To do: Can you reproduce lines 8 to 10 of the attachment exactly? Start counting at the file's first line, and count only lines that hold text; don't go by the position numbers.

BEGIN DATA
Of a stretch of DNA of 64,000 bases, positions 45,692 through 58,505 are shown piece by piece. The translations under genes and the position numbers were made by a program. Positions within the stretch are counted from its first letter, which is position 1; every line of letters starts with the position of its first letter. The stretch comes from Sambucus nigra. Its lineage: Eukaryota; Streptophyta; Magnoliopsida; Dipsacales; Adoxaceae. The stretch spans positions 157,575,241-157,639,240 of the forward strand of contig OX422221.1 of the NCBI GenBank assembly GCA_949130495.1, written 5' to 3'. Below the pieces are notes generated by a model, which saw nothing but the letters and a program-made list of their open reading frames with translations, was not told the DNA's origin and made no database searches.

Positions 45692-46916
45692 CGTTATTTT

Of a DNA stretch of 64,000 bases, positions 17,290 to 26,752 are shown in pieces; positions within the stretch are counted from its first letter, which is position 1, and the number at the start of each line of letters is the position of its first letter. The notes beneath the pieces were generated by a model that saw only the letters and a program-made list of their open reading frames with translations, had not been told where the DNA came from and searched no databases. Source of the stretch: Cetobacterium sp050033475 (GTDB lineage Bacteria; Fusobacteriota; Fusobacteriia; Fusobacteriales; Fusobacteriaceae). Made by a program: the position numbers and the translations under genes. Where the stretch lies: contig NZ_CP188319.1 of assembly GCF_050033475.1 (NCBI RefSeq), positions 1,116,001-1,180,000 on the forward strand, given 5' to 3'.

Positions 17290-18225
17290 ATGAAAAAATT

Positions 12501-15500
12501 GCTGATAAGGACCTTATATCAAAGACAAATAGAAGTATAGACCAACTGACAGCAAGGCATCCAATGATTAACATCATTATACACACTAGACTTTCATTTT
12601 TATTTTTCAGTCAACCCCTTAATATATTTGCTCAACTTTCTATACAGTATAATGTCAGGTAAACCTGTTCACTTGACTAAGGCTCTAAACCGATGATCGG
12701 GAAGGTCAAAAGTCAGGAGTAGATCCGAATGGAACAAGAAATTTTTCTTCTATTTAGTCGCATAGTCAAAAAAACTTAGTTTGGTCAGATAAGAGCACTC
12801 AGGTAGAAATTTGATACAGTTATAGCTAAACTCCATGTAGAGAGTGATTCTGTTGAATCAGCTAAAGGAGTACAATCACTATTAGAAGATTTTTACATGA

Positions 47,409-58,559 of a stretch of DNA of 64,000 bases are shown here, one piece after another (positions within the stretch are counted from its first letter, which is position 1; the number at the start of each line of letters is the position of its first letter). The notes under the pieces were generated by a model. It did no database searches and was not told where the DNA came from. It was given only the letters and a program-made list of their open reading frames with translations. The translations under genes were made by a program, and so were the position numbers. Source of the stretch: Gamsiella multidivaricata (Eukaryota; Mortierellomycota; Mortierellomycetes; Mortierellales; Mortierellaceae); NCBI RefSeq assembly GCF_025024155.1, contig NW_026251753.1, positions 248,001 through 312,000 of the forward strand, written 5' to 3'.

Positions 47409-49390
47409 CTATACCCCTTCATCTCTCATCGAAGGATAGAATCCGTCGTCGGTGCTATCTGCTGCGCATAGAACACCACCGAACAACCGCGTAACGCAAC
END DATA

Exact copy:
12501 GCTGATAAGGACCTTATATCAAAGACAAATAGAAGTATAGACCAACTGACAGCAAGGCATCCAATGATTAACATCATTATACACACTAGACTTTCATTTT
12601 TATTTTTCAGTCAACCCCTTAATATATTTGCTCAACTTTCTATACAGTATAATGTCAGGTAAACCTGTTCACTTGACTAAGGCTCTAAACCGATGATCGG
12701 GAAGGTCAAAAGTCAGGAGTAGATCCGAATGGAACAAGAAATTTTTCTTCTATTTAGTCGCATAGTCAAAAAAACTTAGTTTGGTCAGATAAGAGCACTC